Developed markets are likely to continue their upward trend and may post gains of 15 percent in the coming months, according to Kevin Gardiner, Head of Global Investment Strategy at Barclays Wealth.
“If you were to use any stock market valuation that incorporates interest rates, stocks still have materially higher uproom,” Gardiner told CNBC on Tuesday. “Just looking at straightforward P/E ratios [price/earnings ratios] on their own, we would guess that 15 percent or thereabouts over the next year or two is the broad order of magnitude of the upside.”
Global equity markets have been on the rise since October last year. The Dow Jones Industrial Average has gained almost 20 percent, while the STOXX Europe 600 is up around 15 percent.
Gardiner said that the recent rally is not surprising and is not without foundation.
“It’s tempting for people to think it’s just froth and without substance, but there have actually been some fairly positive developments underpinning a large chunk of this rally,” Gardiner said. “As we go through a consolidation phase at the moment, our advice to clients is to view this as an opportunity to move into some of these markets on a long-term basis, rather than to run away from them.”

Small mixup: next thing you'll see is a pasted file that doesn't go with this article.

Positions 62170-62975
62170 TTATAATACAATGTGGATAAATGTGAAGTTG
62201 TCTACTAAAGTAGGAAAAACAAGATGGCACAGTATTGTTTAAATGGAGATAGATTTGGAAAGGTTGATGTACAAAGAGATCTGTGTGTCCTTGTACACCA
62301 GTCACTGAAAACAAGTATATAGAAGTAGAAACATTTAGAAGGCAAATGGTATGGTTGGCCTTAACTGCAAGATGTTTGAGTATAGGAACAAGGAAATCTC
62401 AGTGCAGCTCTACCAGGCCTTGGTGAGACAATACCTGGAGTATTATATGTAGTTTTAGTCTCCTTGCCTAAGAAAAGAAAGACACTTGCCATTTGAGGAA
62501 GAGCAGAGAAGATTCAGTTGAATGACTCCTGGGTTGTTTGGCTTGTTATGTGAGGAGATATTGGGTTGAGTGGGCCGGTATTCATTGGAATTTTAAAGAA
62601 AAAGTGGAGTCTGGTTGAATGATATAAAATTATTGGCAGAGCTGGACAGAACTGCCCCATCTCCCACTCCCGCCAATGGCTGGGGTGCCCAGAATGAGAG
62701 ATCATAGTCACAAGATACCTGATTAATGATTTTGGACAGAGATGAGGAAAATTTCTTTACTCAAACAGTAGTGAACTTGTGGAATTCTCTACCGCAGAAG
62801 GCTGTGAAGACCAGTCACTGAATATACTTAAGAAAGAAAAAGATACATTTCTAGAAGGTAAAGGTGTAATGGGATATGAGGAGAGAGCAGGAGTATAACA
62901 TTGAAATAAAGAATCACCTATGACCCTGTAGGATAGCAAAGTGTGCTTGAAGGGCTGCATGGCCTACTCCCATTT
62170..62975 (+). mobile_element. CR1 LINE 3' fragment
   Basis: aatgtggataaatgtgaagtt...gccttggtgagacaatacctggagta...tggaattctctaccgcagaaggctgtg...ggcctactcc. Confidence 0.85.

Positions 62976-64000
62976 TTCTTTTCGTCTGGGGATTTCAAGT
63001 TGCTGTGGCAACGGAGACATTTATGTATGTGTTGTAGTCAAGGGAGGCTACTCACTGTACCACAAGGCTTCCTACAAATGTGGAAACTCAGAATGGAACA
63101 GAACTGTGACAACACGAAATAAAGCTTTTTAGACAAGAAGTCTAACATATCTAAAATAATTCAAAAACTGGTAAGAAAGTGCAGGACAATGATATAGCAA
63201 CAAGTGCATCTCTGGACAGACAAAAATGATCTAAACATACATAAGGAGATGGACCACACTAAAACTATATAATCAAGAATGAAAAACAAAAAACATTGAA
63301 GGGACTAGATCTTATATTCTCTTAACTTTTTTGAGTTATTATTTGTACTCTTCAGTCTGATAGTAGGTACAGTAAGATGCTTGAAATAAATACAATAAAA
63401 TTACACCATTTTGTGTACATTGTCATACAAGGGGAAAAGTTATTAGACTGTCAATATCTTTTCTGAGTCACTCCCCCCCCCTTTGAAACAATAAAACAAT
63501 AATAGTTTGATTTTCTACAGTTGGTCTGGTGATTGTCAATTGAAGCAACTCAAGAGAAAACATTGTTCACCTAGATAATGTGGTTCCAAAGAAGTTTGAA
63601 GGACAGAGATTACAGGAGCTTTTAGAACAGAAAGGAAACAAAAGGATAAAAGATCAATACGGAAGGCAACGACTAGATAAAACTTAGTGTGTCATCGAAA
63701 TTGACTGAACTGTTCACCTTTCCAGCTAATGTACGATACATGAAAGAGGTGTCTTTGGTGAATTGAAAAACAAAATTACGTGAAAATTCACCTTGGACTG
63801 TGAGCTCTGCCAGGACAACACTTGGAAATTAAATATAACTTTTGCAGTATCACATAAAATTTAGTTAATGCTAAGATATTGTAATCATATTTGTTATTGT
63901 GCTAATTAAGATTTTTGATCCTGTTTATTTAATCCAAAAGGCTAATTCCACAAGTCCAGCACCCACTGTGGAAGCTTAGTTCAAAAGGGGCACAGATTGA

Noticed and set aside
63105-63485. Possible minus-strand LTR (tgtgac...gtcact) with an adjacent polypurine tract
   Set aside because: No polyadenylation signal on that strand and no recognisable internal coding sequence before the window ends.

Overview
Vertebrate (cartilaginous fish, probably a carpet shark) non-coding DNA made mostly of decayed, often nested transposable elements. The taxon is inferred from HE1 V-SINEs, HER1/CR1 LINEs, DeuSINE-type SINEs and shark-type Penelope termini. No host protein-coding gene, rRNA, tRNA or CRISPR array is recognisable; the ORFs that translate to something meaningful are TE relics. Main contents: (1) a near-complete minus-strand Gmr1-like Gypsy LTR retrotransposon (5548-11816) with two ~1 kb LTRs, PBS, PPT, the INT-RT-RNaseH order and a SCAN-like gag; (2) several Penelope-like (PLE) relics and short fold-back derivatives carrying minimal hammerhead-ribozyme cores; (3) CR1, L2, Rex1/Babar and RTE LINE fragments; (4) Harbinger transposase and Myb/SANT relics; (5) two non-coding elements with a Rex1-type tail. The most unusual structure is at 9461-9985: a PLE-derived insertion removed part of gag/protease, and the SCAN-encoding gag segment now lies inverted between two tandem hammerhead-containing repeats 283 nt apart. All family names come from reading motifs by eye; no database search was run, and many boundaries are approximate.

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In a note to clients, Gardiner wrote that he favored a pro-risk tactical stance in balanced portfolios and that setbacks should be used to add to positions in developed equities and high-yield credit.
“We’re looking at the quoted corporate sector on both sides of the Atlantic, at companies whose valuations, in terms of P/E multiples relative to underlying profitability, look to us to be still on the low side,” Gardiner told CNBC.
On a geographical basis, Gardiner suggested that European equities may soon outperform their U.S. peers.
“So far, and for the time being, we still have the U.S. ahead, but it’s getting a lot closer,” Gardiner says.
“If we get through this week and it feels as if the Greek trauma is slowly being ringfenced, if people feel they have overdone the bad news they’re going to buy the large liquid markets that have gone down by most, and of course that includes the euro zone," he said. "It could actually be the European markets that start to nose ahead.”